Those who have been around campus for some time may be familiar with names like Alice Crocker Lloyd, Robert P. Briggs and Margaret Bell, but until recently none of these important figures in U-M history had biographies on the most popular contemporary list of who’s who in the world: Wikipedia.
Those omissions have been fixed thanks to an assignment Terrence J. McDonald gave students in a special class he taught this winter on U-M history.
McDonald, director of the Bentley Historical Library and Arthur F. Thurnau professor of history, said the exercise represents the kind of deep dive into historical archives a new Third Century Initiative project will offer students through courses taught by teams of faculty and library archivists.
Engaging the Archives is one of six Transformation projects just funded under the $25 million Transforming Learning for the Third Century component of the Third Century Initiative.
The five-year, $833,000 grant will allow McDonald and colleagues to hire an academic archivist and assemble a team of 25 Bentley Faculty Fellows and four more archivists to help students experience the university’s vast historical resources on U-M and the State of Michigan in new ways.
Five new faculty fellows will be appointed beginning this fall, and five new courses will start in fall 2016. New fellows and courses will be developed over the five years, eventually serving 1,500 students.
The goal is to encourage students to learn more about the primary historical sources than they typically do now coming into the library to gather a few facts for an assignment.
“When I was a student you did a research paper, it was graded and then it went in the trash,” he said. “It was astonishingly motivating when, on launch day for the Wikipedia assignment, they could go out on Google and read their pieces, and their families could see their work.”
“Making a student an expert in a topic is so powerful. It’s a new kind of engagement, very deep. They spend hours researching these subjects,” he said.
Engaging the archives also is intended to foster engaged collaborations among faculty and archivists, as they work to develop new learning objectives, tools and analytics for use by students and faculty over the long term, the project proposal states.
“We have 65 classes that come to the Bentley, but essentially they just come to us. What we will ask faculty to do is work with us in advance, let us think with them about how to deliver these materials that allow this additional exploration,” McDonald said.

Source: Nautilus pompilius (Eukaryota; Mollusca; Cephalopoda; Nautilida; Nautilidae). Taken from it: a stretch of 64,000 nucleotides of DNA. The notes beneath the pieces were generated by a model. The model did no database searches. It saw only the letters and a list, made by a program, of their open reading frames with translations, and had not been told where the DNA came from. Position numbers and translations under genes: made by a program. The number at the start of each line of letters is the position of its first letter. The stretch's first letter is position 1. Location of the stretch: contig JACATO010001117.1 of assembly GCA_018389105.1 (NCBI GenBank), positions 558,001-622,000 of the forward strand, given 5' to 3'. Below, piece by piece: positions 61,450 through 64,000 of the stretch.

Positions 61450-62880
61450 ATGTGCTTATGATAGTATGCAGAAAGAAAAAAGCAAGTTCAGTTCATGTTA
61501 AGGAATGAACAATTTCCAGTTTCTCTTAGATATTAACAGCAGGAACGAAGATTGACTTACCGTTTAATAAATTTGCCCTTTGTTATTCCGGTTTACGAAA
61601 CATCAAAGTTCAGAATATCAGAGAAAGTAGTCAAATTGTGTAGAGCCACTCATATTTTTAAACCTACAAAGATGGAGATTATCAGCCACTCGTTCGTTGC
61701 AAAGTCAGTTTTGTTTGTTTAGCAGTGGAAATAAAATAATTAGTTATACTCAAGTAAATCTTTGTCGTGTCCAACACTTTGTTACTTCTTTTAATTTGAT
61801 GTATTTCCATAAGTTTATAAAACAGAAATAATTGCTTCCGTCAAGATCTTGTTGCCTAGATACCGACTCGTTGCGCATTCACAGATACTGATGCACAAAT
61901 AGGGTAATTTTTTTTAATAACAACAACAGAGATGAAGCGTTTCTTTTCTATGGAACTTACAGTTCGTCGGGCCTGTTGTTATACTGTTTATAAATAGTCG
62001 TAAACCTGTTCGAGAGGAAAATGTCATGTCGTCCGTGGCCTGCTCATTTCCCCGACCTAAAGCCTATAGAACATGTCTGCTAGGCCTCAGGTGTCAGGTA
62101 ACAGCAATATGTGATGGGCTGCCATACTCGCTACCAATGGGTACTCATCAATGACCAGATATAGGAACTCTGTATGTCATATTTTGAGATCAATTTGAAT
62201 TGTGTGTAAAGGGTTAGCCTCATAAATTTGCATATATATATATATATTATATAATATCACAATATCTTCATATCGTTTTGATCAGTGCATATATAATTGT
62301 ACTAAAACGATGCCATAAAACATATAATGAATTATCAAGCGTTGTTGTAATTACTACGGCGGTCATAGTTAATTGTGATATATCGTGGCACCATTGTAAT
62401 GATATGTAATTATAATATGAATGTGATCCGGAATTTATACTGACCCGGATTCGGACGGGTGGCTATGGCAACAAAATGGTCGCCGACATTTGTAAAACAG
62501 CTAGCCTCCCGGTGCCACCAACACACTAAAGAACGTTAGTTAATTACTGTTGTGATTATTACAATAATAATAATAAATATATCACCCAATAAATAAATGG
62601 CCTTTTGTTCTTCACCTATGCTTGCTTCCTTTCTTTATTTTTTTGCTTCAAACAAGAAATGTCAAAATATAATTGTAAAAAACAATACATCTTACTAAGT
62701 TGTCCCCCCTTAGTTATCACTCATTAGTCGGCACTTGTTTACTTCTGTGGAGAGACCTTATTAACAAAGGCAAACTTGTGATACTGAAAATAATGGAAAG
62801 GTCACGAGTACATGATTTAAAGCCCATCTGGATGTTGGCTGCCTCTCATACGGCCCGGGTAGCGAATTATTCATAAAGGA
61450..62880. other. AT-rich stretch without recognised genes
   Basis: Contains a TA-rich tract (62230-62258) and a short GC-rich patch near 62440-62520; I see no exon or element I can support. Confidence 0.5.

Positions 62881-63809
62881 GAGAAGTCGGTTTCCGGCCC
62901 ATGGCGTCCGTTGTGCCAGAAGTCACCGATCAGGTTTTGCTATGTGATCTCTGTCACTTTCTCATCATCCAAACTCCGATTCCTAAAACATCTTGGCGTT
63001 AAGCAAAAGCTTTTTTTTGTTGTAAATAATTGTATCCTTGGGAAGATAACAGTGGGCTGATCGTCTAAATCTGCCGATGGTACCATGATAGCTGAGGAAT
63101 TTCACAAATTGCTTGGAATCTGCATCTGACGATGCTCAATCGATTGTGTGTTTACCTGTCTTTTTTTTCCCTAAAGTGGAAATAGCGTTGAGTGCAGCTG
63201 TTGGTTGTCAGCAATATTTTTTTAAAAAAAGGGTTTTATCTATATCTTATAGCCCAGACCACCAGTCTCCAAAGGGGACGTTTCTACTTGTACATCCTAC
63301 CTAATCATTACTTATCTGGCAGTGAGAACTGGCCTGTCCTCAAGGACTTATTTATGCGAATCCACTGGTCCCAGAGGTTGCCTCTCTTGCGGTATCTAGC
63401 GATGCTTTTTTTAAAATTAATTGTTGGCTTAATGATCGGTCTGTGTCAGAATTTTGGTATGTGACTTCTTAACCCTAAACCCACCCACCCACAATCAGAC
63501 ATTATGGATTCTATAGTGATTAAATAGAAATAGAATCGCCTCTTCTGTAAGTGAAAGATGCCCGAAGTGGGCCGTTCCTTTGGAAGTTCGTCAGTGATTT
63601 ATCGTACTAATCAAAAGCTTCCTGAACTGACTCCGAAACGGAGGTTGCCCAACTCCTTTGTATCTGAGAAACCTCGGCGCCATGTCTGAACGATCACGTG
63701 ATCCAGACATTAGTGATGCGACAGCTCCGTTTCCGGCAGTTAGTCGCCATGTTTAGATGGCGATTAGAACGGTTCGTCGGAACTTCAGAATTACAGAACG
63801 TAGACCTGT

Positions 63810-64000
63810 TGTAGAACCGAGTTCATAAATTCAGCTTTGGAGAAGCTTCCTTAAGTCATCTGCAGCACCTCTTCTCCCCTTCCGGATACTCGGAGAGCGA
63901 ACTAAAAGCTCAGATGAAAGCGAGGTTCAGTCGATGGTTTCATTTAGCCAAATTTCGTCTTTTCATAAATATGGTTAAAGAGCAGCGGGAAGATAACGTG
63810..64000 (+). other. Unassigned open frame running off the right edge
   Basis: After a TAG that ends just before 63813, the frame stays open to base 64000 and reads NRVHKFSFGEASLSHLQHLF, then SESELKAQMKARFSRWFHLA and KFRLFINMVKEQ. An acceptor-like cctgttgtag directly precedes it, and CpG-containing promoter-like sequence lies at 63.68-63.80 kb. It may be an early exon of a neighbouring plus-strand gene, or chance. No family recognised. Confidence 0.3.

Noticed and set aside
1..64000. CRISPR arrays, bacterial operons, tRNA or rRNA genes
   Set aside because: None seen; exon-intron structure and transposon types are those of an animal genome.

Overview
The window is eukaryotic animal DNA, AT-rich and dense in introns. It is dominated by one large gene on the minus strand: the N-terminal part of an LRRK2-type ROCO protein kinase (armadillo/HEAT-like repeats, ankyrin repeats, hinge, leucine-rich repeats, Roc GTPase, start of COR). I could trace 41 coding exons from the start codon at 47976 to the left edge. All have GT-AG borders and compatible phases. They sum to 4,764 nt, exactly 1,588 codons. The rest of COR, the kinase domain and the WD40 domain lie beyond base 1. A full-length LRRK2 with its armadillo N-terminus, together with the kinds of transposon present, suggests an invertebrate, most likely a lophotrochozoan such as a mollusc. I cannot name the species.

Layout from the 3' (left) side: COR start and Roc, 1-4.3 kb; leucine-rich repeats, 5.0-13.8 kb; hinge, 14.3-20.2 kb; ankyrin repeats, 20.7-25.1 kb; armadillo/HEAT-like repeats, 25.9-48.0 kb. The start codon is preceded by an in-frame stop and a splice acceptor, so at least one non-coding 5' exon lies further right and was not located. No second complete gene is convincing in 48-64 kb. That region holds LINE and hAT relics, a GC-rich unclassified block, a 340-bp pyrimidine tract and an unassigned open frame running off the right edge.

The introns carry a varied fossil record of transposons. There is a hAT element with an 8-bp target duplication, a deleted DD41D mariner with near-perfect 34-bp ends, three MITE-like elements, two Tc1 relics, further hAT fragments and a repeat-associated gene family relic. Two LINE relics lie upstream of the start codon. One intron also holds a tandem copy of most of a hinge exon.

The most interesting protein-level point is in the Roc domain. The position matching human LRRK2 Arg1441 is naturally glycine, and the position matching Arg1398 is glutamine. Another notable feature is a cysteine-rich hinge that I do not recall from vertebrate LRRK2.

In some cases that delivery may be in the form of digital materials included in a course pack, something that will take time and planning, as currently only about 10 percent of the Bentley holdings are in digital form, he said.
In addition to promoting student discovery of the archives, the proposal states that it will improve their historical thinking skills, increase their understanding of difference and tolerance, and promote active citizenship.
Another Transformation project that seeks to encourage citizenship will be expanded, following receipt of a $378,000 Transformation grant.
Citizen Interaction Design, a course to develop information tools such as apps, and Web and social media sites to foster citizen engagement with government, has allowed School of Information students to impact the city of Jackson’s relationship with it citizenry.
Since the summer of 2013, students have been engaged with city leaders on 18 projects, including an anonymous police tip system, an open-data policy, a campaign to encourage vaccine use, and various apps and websites that share information about cemeteries, art in the community, what’s happening at the local farmers’ market, progress on downtown development, a listing of distressed properties, and bus routes and times.
While CID allows students hands-on experience helping small cities that typically don’t have the budget to implement some of these programs, an overarching goal is to transform student thinking about what it is to be a citizen, and instill within them the importance of being part of their communities.
CID was supported with an earlier Quick Wins/Discovery grant that allowed the course to be developed and a three-year relationship established with Jackson.
“The two main questions we’re asking through the next two phases: Can we replicate this in other cities and what can we do to make these meaningful experiences within the structure of the University of Michigan?” said Cliff Lampe, associate professor of information.
Lampe said it’s been challenging to work within the university’s academic calendar, with ever-changing groups of students who have other classes to attend, and keep the momentum on the projects needed by a city that operates a regular work day, year-round, Monday through Friday.
The project has been a great success, however, such that he now hopes to expand it to other Michigan cities. He is looking at West Michigan and Northern Michigan, and has had preliminary discussions with Grand Rapids leaders.
“One of the nice things about going to a larger city like, say, Grand Rapids would be that we’ll have to figure out how to scale up, and learn what that would take. I also think we’re going to want to work in a smaller place than Jackson so we can figure out how to scale down,” he said.
“Every city has challenges. One of the aspects of this program is there is no utopian city that can’t use some of these same tools.”
His transformation plan also includes starting a network of universities and colleges interested in this work.